Articles Posted in Financial Firms

The US Securities and Exchange Commission is ordering Wells Fargo & Co.’s (WFC) wealth management unit to pay $3.5M for alleged anti-money laundering reporting violations. Wells Fargo Advisors agreed to pay the penalty. It is settling the charges but without denying or admitting to the regulator’s findings.

According to the SEC, starting in early 2012, new bank managers started pressing compliance officials to cease in their submission of suspicious activity reports. The failure to file these SARs reports, or delay them, reportedly occurred 50 times in a little over a year and involved accounts for international customers who were previously named in such reports.

Federal law mandates that broker-dealers notify the U.S. Treasury Department’s Financial Crimes Enforcement Network about any transactions of at least $5K that they believe may involve illegal activity. The regulator blames a “new senior manager” that was hired in the brokerage firm’s compliance group and placed in charge of the anti-money laundering program.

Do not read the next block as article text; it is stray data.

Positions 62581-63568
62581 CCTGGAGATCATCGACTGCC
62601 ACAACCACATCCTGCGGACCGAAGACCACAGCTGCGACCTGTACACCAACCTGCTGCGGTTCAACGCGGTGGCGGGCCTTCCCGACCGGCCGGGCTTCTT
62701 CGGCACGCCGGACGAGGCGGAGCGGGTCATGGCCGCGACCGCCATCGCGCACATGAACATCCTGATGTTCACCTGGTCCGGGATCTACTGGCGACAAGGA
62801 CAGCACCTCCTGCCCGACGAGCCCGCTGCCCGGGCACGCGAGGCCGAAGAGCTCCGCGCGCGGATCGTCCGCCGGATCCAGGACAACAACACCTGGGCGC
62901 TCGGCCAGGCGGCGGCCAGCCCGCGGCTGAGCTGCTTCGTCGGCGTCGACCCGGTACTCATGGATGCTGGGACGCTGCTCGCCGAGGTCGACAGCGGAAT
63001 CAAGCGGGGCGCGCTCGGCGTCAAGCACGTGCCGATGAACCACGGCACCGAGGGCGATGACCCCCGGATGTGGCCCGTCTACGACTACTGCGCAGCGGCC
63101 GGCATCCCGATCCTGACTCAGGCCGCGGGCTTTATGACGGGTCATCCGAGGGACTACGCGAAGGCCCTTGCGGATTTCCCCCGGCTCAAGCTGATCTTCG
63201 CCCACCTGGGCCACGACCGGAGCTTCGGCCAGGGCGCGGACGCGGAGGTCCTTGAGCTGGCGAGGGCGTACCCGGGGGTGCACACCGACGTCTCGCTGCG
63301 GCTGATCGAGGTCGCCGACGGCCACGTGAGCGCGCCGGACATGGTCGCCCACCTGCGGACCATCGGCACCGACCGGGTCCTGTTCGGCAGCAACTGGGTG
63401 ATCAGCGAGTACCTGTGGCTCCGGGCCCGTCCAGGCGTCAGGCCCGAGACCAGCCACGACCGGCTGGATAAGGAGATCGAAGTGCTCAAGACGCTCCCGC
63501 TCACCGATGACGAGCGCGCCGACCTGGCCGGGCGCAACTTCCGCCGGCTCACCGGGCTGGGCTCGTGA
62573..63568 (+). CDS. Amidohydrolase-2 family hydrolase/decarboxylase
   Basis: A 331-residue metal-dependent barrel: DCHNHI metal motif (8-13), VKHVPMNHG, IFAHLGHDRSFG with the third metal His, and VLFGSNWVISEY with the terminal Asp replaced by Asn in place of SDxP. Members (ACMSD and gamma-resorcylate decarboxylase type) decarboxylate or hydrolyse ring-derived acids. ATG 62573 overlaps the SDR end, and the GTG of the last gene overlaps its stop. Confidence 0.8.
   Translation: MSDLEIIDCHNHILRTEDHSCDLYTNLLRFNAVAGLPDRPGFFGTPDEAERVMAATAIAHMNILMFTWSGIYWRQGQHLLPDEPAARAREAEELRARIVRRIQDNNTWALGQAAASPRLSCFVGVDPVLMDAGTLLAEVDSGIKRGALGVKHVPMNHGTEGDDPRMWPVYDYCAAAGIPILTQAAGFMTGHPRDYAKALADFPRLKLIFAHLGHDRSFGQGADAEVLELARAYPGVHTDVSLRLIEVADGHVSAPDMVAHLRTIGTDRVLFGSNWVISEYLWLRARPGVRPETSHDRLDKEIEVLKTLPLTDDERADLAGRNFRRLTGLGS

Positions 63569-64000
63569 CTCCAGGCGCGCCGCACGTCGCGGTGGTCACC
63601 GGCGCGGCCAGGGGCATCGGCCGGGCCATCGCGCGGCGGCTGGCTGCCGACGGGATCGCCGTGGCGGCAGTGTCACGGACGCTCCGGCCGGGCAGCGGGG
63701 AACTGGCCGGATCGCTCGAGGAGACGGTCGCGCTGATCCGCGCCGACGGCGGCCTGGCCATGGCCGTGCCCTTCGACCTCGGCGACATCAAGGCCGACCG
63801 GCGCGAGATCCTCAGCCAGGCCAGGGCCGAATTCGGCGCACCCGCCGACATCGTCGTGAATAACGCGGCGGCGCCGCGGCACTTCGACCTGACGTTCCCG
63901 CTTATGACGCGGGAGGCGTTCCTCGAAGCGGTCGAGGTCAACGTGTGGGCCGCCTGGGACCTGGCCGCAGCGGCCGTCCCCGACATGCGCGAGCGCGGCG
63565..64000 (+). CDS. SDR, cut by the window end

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Ex-American Reality CFO to Go to Prison for 18 Months
In Manhattan, a US District Court Judge has sentenced Brian Block to 18 months behind bars. Block, who was the CFO of American Reality Capital Properties, was found guilty of fraud when he inflated the financial statements of the real estate investment trust.

Prosecutors accused Block of inputting bogus figures when preparing the REIT’s financial reporting. He allegedly did this to hide a calculation mistake that occurred in an earlier financial report.

Following the disclosure of the accounting misstatements, American Realty’s share price plunged, taking with it over $3B of the REIT’s market worth. It was in late 2014 that the REIT announced that employees had purposely hid accounting errors.

The REIT’s ex-chief accounting officer, Lisa McAlister, has also pleaded guilty to charges over this matter.